Unlike T-Mobile breach, MetroPCS security hole comes from “incompetence”

It only takes one. We’re not talking about Lay’s potato chips or crisps. We’re tailing off a breach at the world’s largest consumer credit agency that affected 15 million T-Mobile customers. There’s now another security hole that Big Magenta’s subsidiary, prepaid carrier MetroPCS, has just finished patching up.

But if you’re one of the 10 million customers that had their data so easily accessible, there’s little comfort in finding out that the hole was a “pretty bad f*ckup on MetroPCS’s side.”

That comment comes from one hacker who found a similar bug at AT&T’s site in 2010 which yielded him 114,000 subscribers’ emails. Begs the question why you’d see this bug at another carrier some five years later.

Two researchers found that you could obtain any subscriber’s full name, home address, service plan level, your model of phone and even device serial number through this hole.

The hack could be targeted on an individual level by inputting a MetroPCS phone number onto the payments page. On a mass scale, it would be feasible to garner 10 million subscribers’ information through a rather basic script in just about two days.

Since MetroPCS is a prepaid carrier, it does not ask for Social Security numbers. However, the info obtained would be enough for a single miscreant to commit identity fraud, spoofing of conversation content.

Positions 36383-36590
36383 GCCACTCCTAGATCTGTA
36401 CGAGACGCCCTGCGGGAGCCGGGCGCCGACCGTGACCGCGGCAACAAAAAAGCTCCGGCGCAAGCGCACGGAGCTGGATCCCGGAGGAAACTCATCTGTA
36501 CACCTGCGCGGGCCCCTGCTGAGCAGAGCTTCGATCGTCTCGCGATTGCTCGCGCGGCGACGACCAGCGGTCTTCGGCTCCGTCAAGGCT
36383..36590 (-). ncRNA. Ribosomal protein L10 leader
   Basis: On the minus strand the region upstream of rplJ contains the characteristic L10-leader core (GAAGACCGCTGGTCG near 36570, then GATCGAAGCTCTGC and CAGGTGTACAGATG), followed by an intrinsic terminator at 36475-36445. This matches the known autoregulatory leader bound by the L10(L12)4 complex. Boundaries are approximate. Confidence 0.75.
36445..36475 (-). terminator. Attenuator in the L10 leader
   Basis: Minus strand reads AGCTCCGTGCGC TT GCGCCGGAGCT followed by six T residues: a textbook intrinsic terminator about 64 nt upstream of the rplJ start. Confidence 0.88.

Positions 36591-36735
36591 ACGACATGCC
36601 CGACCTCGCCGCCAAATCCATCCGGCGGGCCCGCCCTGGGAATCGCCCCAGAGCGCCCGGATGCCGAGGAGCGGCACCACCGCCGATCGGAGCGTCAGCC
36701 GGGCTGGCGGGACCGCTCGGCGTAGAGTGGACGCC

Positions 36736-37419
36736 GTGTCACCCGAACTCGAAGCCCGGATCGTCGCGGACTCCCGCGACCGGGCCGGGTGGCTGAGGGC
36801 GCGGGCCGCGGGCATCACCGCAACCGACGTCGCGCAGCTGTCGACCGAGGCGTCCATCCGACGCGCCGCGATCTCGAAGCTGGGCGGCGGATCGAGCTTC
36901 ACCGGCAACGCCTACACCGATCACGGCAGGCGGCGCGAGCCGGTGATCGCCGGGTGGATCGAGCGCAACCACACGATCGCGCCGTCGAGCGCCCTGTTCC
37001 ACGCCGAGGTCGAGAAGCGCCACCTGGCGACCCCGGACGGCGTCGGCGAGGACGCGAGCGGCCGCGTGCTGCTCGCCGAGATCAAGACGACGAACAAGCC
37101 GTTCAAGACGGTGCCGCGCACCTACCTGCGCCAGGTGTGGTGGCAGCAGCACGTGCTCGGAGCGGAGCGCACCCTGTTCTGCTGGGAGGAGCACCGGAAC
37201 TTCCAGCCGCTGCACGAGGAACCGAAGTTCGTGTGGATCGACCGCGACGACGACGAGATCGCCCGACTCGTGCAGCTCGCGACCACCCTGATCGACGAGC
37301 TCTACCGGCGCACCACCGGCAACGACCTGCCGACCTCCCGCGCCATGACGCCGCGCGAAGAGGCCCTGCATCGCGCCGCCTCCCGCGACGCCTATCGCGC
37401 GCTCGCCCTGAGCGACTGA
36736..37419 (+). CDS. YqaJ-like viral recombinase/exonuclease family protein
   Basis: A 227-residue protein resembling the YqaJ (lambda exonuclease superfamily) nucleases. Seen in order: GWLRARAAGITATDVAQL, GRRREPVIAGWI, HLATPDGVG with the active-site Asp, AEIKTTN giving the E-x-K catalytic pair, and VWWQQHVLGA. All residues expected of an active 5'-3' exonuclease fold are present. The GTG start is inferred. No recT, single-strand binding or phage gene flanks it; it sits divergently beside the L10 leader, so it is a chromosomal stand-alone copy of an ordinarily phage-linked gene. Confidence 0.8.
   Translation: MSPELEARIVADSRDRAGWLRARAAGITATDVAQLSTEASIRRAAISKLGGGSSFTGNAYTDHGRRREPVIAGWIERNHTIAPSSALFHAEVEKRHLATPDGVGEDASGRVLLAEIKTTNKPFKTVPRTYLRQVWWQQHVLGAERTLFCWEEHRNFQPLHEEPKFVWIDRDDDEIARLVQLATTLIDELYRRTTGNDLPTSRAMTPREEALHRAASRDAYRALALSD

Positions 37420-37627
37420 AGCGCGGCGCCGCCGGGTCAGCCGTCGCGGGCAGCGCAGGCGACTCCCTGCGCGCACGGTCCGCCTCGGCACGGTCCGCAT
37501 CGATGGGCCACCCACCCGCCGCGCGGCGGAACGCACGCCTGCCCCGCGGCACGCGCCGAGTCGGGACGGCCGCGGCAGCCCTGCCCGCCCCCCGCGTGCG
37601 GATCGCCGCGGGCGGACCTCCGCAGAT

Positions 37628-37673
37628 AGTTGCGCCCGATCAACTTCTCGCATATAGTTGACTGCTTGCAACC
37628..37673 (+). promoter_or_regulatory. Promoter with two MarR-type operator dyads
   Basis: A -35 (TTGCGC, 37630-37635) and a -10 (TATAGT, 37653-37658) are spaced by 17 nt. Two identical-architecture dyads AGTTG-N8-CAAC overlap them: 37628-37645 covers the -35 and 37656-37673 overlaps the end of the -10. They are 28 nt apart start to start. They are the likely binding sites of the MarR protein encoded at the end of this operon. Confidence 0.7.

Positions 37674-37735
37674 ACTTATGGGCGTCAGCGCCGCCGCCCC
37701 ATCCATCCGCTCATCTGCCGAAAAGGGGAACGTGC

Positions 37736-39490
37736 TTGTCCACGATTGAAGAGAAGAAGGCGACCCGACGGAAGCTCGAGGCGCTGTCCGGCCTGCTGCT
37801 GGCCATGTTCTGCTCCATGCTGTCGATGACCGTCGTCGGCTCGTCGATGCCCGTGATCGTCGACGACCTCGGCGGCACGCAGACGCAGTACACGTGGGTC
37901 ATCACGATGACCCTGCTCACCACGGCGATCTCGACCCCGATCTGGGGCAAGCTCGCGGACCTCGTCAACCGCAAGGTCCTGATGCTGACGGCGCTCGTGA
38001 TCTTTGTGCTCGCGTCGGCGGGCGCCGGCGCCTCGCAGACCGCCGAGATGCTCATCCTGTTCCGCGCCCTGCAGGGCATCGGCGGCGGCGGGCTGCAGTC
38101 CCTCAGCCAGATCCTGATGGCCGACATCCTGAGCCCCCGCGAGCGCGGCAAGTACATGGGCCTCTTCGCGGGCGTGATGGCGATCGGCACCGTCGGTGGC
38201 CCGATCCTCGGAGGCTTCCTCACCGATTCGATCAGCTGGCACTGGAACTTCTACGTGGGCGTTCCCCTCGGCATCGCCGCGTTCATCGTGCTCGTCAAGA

The research team contacted the source for this story which, in turn, contacted T-Mobile about the bug before publishing its story. A T-Mobile spokesperson said that the company appreciated the “responsible disclosure,” but declined further comment.

And the good news insofar that we know is that there’s been no evidence that the information has been used or even stolen.

Source: Motherboard
Via: Engadget

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Jules Wang
Jules Wang is News Editor for Pocketnow and one of the hosts of the Pocketnow Weekly Podcast. He came onto the team in 2014 as an intern editing and producing videos and the podcast while he was studying journalism at Emerson College. He graduated the year after and entered into his current position at Pocketnow, full-time.